Thomas Piketty Proposes Specific Tax Scale for Nonprofit Endowments
Don’t miss influential author, in new book, floating idea “in order to avoid an excessive concentration of power within a small number of entities and to enable less wealthy entities to develop.”
Progressive intellectuals and activists are foremost among those who have put philanthropy on the defensive of late. And Tomas Piketty is one of the world’s foremost progressive academic economists.
Piketty is a professor at the School for Advanced Studies in the Social Sciences in Paris and has affiliations at several other prestigious academic institutions around the globe. Among his books, 2013’s Capital in the Twenty-First Century in particular restructured the public discourse about political economy and inequality.
His work has been and remains greatly influential.
Piketty’s new book A Brief History of Equality further explores the origins of wealth disparity and offers various specific policy proposals that he believes would mitigate it, including an annual wealth tax that would make “it possible to levy receipts far more substantial than those of the inheritance tax, and to improve redistribution in proportion to each individual’s ability to contribute.”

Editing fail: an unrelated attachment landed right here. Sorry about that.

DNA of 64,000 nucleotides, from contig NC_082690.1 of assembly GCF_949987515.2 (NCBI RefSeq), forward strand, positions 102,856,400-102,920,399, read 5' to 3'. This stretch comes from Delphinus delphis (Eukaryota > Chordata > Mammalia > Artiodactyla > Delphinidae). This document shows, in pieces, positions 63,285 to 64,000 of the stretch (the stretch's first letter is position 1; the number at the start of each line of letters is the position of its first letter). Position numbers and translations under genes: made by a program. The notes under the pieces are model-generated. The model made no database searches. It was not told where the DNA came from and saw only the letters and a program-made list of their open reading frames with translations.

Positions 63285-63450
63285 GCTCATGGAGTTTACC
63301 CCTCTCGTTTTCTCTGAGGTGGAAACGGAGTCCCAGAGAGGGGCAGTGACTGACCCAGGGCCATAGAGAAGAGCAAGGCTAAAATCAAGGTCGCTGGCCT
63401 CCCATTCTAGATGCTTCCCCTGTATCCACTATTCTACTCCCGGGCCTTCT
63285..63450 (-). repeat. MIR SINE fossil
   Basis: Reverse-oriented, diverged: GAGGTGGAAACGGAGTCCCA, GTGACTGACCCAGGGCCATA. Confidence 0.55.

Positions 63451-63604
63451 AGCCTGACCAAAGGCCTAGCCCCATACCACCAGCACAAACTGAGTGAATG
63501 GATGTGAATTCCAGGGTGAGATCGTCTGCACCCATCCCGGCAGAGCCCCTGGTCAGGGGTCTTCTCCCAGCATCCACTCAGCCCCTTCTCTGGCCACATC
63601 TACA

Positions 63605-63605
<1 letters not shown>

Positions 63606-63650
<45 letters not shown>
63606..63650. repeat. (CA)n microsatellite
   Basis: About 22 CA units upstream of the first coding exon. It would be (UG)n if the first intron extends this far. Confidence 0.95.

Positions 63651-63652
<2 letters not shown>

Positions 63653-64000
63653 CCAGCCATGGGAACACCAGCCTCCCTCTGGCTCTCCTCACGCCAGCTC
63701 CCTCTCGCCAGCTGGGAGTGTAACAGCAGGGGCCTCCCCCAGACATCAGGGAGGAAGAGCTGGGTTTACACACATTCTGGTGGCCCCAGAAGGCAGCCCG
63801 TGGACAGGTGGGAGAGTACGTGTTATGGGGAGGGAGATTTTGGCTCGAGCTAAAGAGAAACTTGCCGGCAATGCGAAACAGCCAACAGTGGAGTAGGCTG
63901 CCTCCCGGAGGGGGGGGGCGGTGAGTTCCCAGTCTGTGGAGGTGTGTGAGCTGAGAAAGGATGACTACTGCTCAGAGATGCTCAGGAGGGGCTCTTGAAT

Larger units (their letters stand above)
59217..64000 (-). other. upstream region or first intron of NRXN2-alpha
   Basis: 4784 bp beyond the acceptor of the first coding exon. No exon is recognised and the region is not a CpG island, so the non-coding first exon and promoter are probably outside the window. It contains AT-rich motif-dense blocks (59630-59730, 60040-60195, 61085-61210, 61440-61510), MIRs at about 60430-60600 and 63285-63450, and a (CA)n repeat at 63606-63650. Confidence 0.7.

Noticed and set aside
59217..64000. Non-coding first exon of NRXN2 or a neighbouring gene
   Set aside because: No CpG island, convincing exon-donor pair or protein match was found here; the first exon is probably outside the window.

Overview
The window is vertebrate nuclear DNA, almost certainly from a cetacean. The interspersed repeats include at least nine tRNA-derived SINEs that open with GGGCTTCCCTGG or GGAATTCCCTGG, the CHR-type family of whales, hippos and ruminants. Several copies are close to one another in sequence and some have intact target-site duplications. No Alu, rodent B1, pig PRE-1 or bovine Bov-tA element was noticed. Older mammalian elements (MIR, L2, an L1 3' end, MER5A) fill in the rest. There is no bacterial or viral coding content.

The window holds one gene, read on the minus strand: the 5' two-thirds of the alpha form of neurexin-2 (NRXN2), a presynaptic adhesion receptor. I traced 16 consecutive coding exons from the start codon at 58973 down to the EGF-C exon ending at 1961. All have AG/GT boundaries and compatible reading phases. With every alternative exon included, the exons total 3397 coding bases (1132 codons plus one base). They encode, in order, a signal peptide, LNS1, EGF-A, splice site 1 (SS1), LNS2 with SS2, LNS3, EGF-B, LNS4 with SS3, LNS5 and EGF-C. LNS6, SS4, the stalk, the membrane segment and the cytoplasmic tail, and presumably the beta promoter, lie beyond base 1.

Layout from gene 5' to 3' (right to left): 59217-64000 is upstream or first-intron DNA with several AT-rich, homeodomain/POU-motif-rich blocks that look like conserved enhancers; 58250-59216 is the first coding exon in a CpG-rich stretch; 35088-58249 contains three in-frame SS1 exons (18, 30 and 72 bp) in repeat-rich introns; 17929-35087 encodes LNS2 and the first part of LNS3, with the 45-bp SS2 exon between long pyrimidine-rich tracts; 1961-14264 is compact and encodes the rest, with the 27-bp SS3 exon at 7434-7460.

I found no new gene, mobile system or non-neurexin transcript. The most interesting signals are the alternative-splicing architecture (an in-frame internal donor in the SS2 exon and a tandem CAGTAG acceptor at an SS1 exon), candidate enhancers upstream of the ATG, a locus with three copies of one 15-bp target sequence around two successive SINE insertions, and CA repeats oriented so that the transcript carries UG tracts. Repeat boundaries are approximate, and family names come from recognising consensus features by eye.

The prominent thinker goes on. “A specific tax scale should ideally be applied to endowments held by foundations and other nonprofit organizations as well, in order to avoid an excessive concentration of power within a small number of entities and to enable less wealthy entities to develop,” according to Piketty.
“If the foundation is only an instrument in the service of a private person, then its endowment must naturally be taxed as such,” he writes in an endnote to that text.
If it is a nonprofit structure pursuing a general interest, a specific scale must be provided. The available data show that the largest endowments (for example, those of the richest universities in the United States) have grown at a pace on the order of 7-8 percent per annum (over and above inflation) between 1980 and 2018, figures close to those seen for the largest private fortunes, but incommensurate with the growth of the world economy or smaller endowments (like those of other universities or small associations).
This article first appeared in Giving Review on June 29, 2022.